More Wallcreeper wanderings

Wallcreepers and wall-clingers

I counted 40 rock climbers actually clinging to the rock faces at the Mallos de Riglos one Sunday morning in November. And 4 Wallcreepers, one per 10 rock-climbers. So, I have to admit it, it seems that the Wallcreepers are relatively unfazed by these rival rock-clingers.

Happy birders at riglos after seeing Wallcreepers

Riglos is the only place where I have seen 3 or 4 Wallcreepers in a single morning. I’ve even heard Wallcreepers singing here, and watched them make sullies from the safety of the rock face to trap a flying insect before returning to a ledge to dismember and swallow it. I’ve seen Wallcreepers  chasing each other in what I interpret as a struggle to assert their dominance over a temporary winter territory.

Riglos has been good to me over the last two decades. Nevertheless, I can’t help feeling nervous as we park in the car park and I raise my binoculars to survey the majesty and the extent of the rock faces here. And do I really believe that the Wallcreeper, with all that rock at its disposal, will hop and flit around just above our heads? Why should it bother?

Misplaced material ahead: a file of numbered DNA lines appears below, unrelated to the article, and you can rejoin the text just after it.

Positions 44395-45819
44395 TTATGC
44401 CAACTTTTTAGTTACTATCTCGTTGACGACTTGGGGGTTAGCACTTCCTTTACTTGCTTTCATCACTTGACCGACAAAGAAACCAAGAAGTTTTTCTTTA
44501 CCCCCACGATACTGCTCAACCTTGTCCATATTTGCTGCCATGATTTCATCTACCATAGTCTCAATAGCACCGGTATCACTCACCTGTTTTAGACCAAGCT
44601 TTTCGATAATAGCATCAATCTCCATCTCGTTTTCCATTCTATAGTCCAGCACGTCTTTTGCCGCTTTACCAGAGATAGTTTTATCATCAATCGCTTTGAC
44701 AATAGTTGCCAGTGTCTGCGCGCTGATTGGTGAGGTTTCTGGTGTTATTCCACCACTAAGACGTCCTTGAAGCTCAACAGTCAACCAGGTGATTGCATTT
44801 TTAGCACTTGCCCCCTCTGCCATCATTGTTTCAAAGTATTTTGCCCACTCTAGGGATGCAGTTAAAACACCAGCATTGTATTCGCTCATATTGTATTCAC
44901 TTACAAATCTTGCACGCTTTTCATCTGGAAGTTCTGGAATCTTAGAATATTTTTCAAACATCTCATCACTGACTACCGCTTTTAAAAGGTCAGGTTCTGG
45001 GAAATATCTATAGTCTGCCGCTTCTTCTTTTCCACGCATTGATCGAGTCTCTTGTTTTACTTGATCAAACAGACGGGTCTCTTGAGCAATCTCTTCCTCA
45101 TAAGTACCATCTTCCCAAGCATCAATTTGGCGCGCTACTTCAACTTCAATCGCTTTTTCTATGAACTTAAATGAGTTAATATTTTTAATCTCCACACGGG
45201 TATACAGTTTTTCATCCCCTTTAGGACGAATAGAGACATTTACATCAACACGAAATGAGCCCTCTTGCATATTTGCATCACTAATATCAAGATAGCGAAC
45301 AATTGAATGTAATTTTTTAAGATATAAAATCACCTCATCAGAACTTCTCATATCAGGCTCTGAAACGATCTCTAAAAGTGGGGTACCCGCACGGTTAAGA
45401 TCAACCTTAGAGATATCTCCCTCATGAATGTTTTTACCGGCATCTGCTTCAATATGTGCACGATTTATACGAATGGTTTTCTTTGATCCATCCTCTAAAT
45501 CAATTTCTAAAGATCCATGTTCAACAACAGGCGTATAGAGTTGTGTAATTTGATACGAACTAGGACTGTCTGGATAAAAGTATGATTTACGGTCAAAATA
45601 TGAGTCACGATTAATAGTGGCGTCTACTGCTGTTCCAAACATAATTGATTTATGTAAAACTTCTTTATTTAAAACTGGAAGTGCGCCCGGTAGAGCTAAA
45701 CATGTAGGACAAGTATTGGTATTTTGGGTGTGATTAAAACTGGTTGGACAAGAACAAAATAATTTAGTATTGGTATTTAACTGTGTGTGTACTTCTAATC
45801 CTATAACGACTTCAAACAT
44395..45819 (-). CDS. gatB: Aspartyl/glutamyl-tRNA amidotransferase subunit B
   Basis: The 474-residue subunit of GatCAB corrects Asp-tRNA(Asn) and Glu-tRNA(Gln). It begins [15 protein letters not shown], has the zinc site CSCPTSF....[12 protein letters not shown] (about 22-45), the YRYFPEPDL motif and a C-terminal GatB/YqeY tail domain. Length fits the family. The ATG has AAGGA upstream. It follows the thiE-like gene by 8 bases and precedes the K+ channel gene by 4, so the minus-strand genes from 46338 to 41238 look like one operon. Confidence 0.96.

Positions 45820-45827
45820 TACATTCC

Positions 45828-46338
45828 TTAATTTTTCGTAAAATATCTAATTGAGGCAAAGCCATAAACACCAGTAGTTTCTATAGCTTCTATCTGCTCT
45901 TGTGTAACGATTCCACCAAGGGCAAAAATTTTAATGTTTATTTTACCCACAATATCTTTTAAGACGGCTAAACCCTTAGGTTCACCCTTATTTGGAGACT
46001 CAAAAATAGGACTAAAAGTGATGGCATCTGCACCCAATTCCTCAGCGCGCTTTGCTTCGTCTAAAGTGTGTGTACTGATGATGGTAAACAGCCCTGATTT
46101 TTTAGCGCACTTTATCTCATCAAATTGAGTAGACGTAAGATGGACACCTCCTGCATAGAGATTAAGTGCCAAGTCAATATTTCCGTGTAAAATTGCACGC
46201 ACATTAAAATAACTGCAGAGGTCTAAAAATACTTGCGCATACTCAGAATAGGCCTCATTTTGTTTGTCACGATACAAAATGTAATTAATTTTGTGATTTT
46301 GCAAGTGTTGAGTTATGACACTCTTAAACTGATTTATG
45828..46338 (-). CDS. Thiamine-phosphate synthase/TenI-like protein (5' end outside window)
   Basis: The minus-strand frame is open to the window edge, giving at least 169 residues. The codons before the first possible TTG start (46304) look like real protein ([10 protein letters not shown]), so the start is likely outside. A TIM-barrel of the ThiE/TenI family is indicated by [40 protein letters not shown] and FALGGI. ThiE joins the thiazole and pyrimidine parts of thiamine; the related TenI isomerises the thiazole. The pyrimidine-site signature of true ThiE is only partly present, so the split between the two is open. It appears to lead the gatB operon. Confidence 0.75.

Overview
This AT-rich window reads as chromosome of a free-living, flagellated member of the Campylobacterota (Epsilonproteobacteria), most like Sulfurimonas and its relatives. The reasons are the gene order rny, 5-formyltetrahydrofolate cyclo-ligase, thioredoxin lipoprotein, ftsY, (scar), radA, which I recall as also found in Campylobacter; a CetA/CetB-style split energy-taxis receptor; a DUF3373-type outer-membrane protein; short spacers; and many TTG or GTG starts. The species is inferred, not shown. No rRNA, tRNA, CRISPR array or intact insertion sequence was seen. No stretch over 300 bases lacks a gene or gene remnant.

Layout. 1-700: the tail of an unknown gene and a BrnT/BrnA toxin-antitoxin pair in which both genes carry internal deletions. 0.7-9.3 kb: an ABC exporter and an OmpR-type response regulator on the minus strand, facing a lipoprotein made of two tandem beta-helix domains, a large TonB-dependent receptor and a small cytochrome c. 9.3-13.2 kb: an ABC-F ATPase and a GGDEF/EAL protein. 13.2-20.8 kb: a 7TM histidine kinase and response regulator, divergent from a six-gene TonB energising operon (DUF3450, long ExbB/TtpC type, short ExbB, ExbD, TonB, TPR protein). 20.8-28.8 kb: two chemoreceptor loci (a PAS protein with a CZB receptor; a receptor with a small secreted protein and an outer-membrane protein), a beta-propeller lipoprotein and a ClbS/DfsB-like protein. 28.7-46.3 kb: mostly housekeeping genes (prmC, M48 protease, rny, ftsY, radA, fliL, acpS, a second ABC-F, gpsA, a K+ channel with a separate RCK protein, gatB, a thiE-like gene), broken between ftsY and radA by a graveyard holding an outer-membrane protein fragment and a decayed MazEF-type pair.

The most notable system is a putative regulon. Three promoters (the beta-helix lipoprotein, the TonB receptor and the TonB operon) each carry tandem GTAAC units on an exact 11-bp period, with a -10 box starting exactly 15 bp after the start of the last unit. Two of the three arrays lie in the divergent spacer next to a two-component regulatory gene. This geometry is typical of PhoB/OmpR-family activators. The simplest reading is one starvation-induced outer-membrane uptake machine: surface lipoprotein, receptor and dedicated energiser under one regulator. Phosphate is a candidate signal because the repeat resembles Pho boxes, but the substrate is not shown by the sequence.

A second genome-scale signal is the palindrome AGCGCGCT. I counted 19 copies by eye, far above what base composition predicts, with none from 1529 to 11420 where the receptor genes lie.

Riglos cliffs and church

Fortunately, the birders and photographers that I escort here behave with the right sense of occasion. They too eagerly scan the rock faces up and down, left to right, and blessed be he or she who first calls out “Wallcreeper!” or “There’s one!”. I hurriedly raise my binoculars to check that it is indeed a Wallcreeper and not a Black Redstart or an Alpine Accentor and give my thumbs up and an almost audible sigh of relief. Yes, today I’m a believer! Again!

As a special treat you can click here Gorgeous Wallcreepers chapter  and download the free chapter on Wallcreepers from the book “Flying over the Pyrenees, standing on the plains”.

Leave a Reply